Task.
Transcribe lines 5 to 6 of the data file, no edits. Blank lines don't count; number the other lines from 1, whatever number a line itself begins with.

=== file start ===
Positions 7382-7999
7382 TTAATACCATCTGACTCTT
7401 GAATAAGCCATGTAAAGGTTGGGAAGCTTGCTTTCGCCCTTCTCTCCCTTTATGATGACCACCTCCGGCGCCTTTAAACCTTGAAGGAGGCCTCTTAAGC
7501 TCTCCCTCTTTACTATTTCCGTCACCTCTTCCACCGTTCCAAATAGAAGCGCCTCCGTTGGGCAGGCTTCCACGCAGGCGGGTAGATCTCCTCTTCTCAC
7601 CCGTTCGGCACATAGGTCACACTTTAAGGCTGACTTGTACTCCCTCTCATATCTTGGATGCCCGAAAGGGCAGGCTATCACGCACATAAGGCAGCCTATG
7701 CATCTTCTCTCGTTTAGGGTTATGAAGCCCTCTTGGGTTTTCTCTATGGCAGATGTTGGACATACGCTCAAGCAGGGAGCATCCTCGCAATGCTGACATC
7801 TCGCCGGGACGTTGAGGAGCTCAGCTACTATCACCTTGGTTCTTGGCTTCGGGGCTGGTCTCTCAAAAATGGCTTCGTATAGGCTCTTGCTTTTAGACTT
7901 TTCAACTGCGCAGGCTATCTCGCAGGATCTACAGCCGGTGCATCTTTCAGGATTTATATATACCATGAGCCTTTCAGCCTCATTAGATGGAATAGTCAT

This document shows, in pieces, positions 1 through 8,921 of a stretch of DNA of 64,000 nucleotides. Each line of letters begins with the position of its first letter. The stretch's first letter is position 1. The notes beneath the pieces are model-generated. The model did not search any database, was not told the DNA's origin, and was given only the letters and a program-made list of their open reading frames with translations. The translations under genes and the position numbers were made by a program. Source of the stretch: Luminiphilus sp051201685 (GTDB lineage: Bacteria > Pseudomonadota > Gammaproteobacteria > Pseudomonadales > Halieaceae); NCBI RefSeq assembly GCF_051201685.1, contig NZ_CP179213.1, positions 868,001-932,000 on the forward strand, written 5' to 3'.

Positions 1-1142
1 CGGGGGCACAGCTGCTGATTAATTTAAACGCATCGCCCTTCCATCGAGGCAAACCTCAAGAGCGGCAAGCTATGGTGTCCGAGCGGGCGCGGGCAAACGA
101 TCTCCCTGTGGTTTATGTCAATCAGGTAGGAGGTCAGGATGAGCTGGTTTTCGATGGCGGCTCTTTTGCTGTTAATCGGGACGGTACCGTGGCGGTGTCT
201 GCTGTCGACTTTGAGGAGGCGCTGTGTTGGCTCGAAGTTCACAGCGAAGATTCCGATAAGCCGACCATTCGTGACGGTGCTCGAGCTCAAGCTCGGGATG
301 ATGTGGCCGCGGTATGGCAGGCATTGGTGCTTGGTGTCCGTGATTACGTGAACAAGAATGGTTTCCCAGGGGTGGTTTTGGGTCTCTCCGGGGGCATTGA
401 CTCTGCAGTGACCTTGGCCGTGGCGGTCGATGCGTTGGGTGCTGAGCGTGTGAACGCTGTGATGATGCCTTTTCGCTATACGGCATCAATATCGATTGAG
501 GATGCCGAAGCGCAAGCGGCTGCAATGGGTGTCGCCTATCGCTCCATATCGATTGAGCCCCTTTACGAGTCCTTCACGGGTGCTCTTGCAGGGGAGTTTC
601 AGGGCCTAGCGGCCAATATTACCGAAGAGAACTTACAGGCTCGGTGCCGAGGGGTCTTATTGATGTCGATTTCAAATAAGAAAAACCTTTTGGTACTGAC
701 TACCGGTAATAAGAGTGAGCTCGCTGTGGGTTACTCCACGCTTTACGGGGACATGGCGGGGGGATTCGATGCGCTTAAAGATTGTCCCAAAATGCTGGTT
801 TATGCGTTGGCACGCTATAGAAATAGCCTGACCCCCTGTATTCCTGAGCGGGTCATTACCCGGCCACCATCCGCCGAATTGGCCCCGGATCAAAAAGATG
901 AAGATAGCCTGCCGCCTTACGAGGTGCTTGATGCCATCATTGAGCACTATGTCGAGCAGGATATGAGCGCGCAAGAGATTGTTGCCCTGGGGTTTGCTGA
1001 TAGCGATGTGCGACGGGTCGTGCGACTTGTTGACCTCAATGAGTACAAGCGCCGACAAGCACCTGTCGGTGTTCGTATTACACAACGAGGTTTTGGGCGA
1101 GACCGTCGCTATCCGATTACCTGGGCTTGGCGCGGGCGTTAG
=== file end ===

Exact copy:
7601 CCGTTCGGCACATAGGTCACACTTTAAGGCTGACTTGTACTCCCTCTCATATCTTGGATGCCCGAAAGGGCAGGCTATCACGCACATAAGGCAGCCTATG
7701 CATCTTCTCTCGTTTAGGGTTATGAAGCCCTCTTGGGTTTTCTCTATGGCAGATGTTGGACATACGCTCAAGCAGGGAGCATCCTCGCAATGCTGACATC